About 20 years ago, my wife Erika and I lived in a house with a beautiful stream running behind it.
During that period, I was worried, couldn’t sleep well and felt far from God. One afternoon, I decided to go down to the stream with my Bible. My plan was to pray until I had peace in my heart.
But the sky felt like brass, as if God weren’t listening. Soon after, I wound up in the psych ward. God in his wisdom has left me only two memories of my psychotic dreams: fierce wolves snapping at me in utter darkness, and the heavenly choir surrounding me with all its glorious harmonies and dazzling light, praising God.
It was a long road back from the hospital to a point where I felt well enough to work full-time again. Erika and our daughters went through the nightmare as well, a nightmare that lasted four years.
Hope found in Scripture
Looking back, I recognize that Scripture – and particularly three imperatives found in Psalm 46 – helped return me to health. Most people rightly read the imperatives in logical order, so the last one serves as the climax. But in my case, the Holy Spirit led me to read them in reverse.
“Be still, and know that I am God” (v. 10). I’ve always thought this verse meant we must turn off all our media and sit quietly before the Lord so he can speak to us. But “be still” in Hebrew means “let go, relax, cease striving” (NASB).
Countless times, Erika reminded me to stop begging for God’s help when I prayed, to stop whining. I also received a word of wisdom from my doctor when he suggested I jog, rather than merely walk. I began to concentrate on how fast I jogged instead of worrying about everything.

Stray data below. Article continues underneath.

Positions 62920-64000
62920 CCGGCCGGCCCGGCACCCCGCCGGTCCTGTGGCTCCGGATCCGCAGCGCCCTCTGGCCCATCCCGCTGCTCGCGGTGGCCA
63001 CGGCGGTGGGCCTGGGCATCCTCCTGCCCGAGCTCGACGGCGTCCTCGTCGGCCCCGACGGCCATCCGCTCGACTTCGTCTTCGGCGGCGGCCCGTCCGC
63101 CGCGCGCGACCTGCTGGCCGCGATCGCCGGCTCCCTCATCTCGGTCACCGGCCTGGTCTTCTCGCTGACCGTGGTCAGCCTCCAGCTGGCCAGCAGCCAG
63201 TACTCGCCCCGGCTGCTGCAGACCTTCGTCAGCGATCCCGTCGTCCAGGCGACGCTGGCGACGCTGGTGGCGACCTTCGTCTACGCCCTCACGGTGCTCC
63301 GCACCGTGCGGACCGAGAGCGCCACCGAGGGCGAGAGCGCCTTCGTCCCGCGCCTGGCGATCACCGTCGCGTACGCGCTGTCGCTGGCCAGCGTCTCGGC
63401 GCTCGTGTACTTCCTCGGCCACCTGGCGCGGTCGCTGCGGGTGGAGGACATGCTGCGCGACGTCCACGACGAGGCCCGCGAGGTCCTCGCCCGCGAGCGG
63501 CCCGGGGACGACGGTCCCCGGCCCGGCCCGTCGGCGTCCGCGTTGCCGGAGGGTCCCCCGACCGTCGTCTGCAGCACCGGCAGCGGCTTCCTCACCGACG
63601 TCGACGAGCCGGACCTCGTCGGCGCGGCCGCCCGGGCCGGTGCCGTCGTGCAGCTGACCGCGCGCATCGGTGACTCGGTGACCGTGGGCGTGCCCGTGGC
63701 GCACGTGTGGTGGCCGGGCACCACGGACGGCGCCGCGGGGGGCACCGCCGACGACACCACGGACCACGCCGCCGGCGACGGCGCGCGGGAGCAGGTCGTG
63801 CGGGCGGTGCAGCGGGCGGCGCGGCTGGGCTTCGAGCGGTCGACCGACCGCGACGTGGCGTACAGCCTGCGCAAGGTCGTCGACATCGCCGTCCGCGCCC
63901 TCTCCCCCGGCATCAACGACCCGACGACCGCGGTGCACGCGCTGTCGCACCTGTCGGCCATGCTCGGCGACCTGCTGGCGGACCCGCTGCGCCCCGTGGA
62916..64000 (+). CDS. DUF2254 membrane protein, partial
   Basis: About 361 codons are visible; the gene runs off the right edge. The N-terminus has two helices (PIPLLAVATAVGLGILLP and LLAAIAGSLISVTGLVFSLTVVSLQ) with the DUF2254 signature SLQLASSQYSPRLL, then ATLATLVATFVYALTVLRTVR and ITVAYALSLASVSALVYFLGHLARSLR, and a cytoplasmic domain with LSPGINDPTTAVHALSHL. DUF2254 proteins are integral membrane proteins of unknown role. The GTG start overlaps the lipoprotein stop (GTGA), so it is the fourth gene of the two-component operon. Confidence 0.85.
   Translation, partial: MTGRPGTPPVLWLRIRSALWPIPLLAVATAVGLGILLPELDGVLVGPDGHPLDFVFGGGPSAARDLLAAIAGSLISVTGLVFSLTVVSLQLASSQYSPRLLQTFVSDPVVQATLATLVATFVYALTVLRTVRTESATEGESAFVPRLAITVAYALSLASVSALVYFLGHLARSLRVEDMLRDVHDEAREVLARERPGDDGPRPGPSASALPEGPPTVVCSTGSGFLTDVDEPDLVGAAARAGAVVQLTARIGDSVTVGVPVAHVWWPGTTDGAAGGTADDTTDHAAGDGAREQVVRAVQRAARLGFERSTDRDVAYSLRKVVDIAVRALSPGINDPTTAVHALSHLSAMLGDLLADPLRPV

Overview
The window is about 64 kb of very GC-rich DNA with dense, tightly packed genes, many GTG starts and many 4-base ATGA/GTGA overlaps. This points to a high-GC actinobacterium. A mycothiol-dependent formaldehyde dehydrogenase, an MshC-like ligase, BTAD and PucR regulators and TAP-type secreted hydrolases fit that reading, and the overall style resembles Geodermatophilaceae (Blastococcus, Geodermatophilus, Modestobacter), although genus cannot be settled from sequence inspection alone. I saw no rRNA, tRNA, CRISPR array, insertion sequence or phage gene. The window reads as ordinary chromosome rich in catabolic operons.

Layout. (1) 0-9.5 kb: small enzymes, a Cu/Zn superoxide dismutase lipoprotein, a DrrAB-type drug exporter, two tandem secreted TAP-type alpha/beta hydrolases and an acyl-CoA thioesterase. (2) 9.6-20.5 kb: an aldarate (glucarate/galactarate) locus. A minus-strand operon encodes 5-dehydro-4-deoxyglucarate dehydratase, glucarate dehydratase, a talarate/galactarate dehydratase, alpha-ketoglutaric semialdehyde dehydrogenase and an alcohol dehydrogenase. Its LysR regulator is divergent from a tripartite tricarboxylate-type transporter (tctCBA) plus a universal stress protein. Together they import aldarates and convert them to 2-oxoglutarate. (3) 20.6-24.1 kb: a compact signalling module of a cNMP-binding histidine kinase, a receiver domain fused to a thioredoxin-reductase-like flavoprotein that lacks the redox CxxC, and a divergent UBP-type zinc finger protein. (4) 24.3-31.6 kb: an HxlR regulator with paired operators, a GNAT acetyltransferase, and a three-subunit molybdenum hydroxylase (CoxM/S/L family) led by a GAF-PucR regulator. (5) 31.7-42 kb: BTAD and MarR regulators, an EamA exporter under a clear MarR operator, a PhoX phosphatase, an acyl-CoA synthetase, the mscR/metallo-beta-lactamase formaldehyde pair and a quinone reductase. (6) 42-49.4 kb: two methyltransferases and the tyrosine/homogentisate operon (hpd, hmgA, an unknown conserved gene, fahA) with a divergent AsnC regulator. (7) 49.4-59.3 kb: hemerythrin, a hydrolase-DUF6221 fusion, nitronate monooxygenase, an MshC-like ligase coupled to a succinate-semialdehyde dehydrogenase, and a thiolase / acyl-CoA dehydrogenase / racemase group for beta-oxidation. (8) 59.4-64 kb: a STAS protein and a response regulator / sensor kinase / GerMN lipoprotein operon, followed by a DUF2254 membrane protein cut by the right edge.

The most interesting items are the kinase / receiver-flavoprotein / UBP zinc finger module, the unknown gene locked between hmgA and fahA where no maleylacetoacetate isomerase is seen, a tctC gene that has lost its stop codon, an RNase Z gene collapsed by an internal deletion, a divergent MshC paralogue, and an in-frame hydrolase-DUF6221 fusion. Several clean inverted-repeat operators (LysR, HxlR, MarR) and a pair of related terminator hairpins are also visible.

“Come and see what the LORD has done” (v. 8). For the psalmist, one place to “come and see” was the temple. But I didn’t want to attend a church service; I had a panic attack just thinking about meeting people. My stomach would churn, and I couldn’t breathe. Often, I didn’t feel worthy to take communion.
But as I kept going, I realized people accepted me. Some approached me and asked how things were going. I didn’t have much to say, but at least they cared. Others greeted me with wonderful smiles that were healing in themselves. People in leadership came to pray for us during a heavy snowstorm. Busy friends drove more than 1,800 kilometres to get us home safely because I had a relapse at their place.
Finally, there came a day when I looked forward to attending a church service again to praise the Lord.
“Therefore we will not fear” (v. 2). It took me about 10 years after my visit to the hospital to fully experience 1 John 4:18: “perfect love drives out fear.” I had to learn the difference between angry tears and healing tears. When things look dark, Jesus invites me to have communion with him, and I can cry with healing tears because he’s so gentle.
1 John 4:18 has become my key life verse. There was a time I had panic attacks driving 33 kilometres to Chilliwack on my own. Now I enjoy the solitude, laughing aloud at the jokes on the radio. There was a time I found it difficult to reach out to other people. Now it’s natural for me. There was a time I was afraid to talk to others about Jesus. Now it’s a pleasure.
At the stream, I cried out to the Lord “from the depths of my despair” (Psalm 130:1, GNT). Now I find myself speaking out Psalm 18:19: “He brought me out into a spacious place; he rescued me because he delighted in me.”
Life is good again – still with many challenges – but enveloped in the joy of the Lord as my strength.
—Bob Sukkau is a member of South Abbotsford Church. He goes hiking and bicycling with Erika on their recumbent trikes.